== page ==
If you need any personal input feel free to PM me.
You can do it! Just focus on the result and the baby.
Have you considered hypno birthing? Might be useful for you.
Thankyou for your support ladies, and artistic for sharing your experience. You sound much braver than me that's for sure!
I've always struggled to find HCPs with experience in my conditions especially the vaginismous. The amount of times I've gone to the Dr's and explained to the nurse who wants to examine me that I have it, and they either give a blank face, or worse, pretend they know what it is and then prove they blatantly don't know by "jumping straight in" so to speak and making comments after as to why I'm edging away! Its so frustrating!
I have my first mw apt. Weds, how do I go about getting referred to a specialist? Is that with the mw or at Drs? And what do I ask for? Or should they know? I just have this fear their going to give me a whole speech that "every woman goes through the same fears, you have nothing to worry about" in a very suck-it-up attitude which is what I usually get at smears etc.
OP you are very brave and it sounds like you are doing really well at facing up to your fears and dealing with them.
One thing that occurred to me (and I hope you will excuse the comparison) is that depending where you are in the country, it may be that HCPs, midwives etc have a lot of experience dealing with genital difference because of FGM. I know in our part of London it is very common.
I know you are in a completely different situation, but I think midwives must get special training to deal with the physical and emotional consequences for birth of FGM, so the range of issues that you suffer from might not be too out of the ordinary for them?
If you do decide on a vaginal birth, have you thought about pain relief? I have vestibulodynia (thankfully under control now) and have 2 children. I had epidurals (because of contraction pain) for both births so didn't have to feel the heads crowning, which I'd been quite scared about. I love epidurals . I would also ask about prophylactic antibiotics (there are ones you can take while BF) if you have stitches.
Stick to your guns and get referrals to an obstetrician and also a specialist gynaecologist. Are you seeing anyone at the moment? My existing gynae was my first port of call as she knew my condition really well (for me, she advised vaginal birth). Put a plan in place for what you want to happen if you need intervention eg if you want adequate pain relief, minimal examinations etc.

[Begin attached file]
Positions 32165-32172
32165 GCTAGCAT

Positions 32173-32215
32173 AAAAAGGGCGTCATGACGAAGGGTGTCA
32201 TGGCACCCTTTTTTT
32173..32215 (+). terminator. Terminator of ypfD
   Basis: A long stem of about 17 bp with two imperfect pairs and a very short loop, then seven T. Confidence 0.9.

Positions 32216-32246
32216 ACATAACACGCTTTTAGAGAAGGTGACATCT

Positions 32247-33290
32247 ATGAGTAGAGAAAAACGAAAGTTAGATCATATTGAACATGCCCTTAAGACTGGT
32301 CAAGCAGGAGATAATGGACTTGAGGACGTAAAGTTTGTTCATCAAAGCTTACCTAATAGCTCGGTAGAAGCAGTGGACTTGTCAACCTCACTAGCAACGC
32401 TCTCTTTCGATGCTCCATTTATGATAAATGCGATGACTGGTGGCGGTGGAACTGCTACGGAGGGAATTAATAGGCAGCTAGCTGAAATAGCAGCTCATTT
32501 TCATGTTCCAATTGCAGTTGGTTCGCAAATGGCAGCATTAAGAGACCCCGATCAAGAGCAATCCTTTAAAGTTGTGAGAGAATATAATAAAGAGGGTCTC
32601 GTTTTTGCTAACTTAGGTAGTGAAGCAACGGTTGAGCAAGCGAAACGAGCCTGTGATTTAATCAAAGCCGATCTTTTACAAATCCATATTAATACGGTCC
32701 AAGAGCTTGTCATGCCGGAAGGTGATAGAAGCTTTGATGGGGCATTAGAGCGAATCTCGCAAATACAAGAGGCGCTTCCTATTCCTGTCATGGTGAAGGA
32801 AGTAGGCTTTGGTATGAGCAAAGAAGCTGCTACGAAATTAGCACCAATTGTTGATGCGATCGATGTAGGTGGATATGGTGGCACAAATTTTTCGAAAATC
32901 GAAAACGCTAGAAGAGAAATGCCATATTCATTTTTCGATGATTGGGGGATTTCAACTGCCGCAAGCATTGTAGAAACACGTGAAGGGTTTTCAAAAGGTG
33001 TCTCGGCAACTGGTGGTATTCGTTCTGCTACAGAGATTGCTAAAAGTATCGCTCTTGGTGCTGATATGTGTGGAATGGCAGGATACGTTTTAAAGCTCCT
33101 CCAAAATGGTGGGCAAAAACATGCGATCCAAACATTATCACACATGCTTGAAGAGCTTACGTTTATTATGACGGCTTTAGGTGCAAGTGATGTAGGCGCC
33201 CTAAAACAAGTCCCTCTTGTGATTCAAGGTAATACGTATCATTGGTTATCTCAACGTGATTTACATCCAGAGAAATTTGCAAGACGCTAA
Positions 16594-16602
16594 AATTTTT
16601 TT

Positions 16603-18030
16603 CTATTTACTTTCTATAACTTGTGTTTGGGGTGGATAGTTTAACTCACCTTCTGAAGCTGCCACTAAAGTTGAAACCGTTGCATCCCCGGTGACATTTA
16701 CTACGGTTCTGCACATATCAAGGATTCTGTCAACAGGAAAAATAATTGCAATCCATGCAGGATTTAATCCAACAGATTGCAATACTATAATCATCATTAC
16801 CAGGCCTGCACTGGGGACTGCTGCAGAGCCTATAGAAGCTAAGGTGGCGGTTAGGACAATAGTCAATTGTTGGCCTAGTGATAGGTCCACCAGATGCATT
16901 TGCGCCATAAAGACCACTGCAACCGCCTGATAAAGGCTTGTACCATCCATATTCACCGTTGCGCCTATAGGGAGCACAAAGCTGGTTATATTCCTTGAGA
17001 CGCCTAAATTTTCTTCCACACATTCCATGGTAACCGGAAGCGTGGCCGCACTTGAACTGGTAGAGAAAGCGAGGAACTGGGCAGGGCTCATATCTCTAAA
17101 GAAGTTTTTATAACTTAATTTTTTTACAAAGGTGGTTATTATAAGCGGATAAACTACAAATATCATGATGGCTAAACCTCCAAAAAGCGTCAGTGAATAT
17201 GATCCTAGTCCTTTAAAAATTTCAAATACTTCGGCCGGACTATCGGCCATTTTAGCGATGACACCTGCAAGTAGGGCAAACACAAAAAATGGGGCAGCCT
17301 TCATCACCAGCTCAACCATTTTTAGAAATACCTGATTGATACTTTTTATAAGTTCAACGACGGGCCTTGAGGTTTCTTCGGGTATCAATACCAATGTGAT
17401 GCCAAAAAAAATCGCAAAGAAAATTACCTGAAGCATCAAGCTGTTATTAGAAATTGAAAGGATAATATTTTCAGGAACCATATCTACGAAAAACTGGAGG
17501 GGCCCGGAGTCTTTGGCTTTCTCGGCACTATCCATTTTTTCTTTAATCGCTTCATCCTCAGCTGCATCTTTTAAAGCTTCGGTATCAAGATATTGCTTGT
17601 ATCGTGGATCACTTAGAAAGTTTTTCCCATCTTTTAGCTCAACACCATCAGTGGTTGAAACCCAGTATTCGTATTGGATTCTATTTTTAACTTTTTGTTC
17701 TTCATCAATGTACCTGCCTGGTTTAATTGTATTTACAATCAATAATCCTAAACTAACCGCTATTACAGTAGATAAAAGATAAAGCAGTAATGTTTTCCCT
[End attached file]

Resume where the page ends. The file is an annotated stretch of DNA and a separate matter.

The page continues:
Finally, plan for being pretty delicate after the birth, whichever way you do it. This is normal but I was totally unprepared for this (thought I'd immediately be up and about as normal). I was exhausted from a long labour and had stitches and generally felt a bit wrecked- it took me several weeks to feel "normal" again and I had a straightforward (if longwinded) birth. It was all a shock and I was a bit traumatised by it, whereas second time around I was much happier and more relaxed as I knew that I would return to normal, with time. Rope in as much help from partner/friends/relatives as you can! And if you do have vaginal stitches, try not to panic. If you have vulval pain issues they are understandable scary but they heal surprisingly quickly (due to high blood flow to the area) and, if done well, shouldn't cause you long term problems. I actually have less vilval pain that I did before kids, possibly because everything is now a bit, erm, looser .
I hope you find some sympathetic HCPs, I know how clueless they can be with vulval pain problems. Good luck, and just remember that the birth is only one or two short days in your child's life- try and focus on what comes afterwards (snuggly newborn cuddles )
Im not sure where you live in the country but look into what kind of midwife support you'll be getting as standard. Some areas seem to give you a named midwife who will care for you throughout. In my area this isn't the case & last time I didn't see the same one twice. As I'm scared of labour due to a lot less than perfect experience last time, I've been able to sign up with an NHS funded yet seperate service where I get a single midwife to care for me. If I was to deliver at home, she'd deliver the baby, but in hospital she can come along as a friend. I feel I need that. I'm planning a section, but even with best laid plans I could o into labour early & will need someone to calm me down. I need that someone yo be my friend, advocate & knowledgable.
Just something worth thinking about it asking your hospital for if you're nervous.
Thankyou for your advice. I just had my first mw appointment, and she is going to refer me to a specialist to see what they recommend. She said she will also speak to some colleagues tomorrow and get some other opinions so she can advise me better in the meantime. She seemed really lovely, which is a shame as apparently she's leaving in January so I will get re-assigned to a new mw then fx she comes back with some good advice for me tomorrow.
It might be worth doing some hypnobirthing, just to have that time to relax and imagine a vaginal birth even if in the end you have a CS. Also an epidural can lead to a CS so maybe a totally natural birth without any fuss may be the way forward. I do really sympathise with you and I hope you have a lovely birthing experience whatever your choice may be!
Such a tough situation, and I'm so glad you're being referred to a specialist. One thing to consider is that for many women there's no need at all for anyone to go near your vulva/vagina, even in labour. Vaginal examinations have no value for most women, and are completely optional. Some midwives like to support the head on the perineum but this is also not necessary.
Of course, none of this can be totally planned in advance, and it may be the case that for good reasons you'll need, say, forceps, but a good relationship with your midwife means that this is as unlikely as possible.
If you have One to One midwives in your area, that would be worth a go, as building a relationship with a midwife you know and trust, who will be with you through labour, significantly statistically reduces the chances of you needing interventions in labour. If not, you might be able to negotiate one to one care from the same midwife in pregnancy, who may then be willing to go on call for you in labour.
This is just a way to try to achieve a vaginal birth without interventions, ie avoiding needing people to touch you.
All the very best xxx
Join the discussion
Please login first.